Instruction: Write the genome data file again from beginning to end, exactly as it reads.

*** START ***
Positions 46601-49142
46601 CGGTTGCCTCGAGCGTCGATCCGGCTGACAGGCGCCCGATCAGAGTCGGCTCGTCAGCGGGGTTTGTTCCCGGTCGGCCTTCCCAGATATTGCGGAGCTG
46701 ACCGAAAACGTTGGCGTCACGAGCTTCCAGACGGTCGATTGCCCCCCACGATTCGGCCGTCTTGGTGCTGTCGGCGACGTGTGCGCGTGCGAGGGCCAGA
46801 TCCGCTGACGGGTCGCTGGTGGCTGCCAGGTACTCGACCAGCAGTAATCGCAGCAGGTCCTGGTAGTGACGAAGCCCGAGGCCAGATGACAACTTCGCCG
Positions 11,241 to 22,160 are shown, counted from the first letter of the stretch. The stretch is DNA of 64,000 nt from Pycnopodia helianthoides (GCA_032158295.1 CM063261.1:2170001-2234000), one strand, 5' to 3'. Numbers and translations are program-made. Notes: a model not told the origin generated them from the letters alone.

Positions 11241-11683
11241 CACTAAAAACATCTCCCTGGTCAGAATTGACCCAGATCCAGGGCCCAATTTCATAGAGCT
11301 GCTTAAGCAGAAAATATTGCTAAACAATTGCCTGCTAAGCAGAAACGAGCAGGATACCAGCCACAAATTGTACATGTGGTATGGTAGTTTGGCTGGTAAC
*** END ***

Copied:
Positions 46601-49142
46601 CGGTTGCCTCGAGCGTCGATCCGGCTGACAGGCGCCCGATCAGAGTCGGCTCGTCAGCGGGGTTTGTTCCCGGTCGGCCTTCCCAGATATTGCGGAGCTG
46701 ACCGAAAACGTTGGCGTCACGAGCTTCCAGACGGTCGATTGCCCCCCACGATTCGGCCGTCTTGGTGCTGTCGGCGACGTGTGCGCGTGCGAGGGCCAGA
46801 TCCGCTGACGGGTCGCTGGTGGCTGCCAGGTACTCGACCAGCAGTAATCGCAGCAGGTCCTGGTAGTGACGAAGCCCGAGGCCAGATGACAACTTCGCCG
Positions 11,241 to 22,160 are shown, counted from the first letter of the stretch. The stretch is DNA of 64,000 nt from Pycnopodia helianthoides (GCA_032158295.1 CM063261.1:2170001-2234000), one strand, 5' to 3'. Numbers and translations are program-made. Notes: a model not told the origin generated them from the letters alone.

Positions 11241-11683
11241 CACTAAAAACATCTCCCTGGTCAGAATTGACCCAGATCCAGGGCCCAATTTCATAGAGCT
11301 GCTTAAGCAGAAAATATTGCTAAACAATTGCCTGCTAAGCAGAAACGAGCAGGATACCAGCCACAAATTGTACATGTGGTATGGTAGTTTGGCTGGTAAC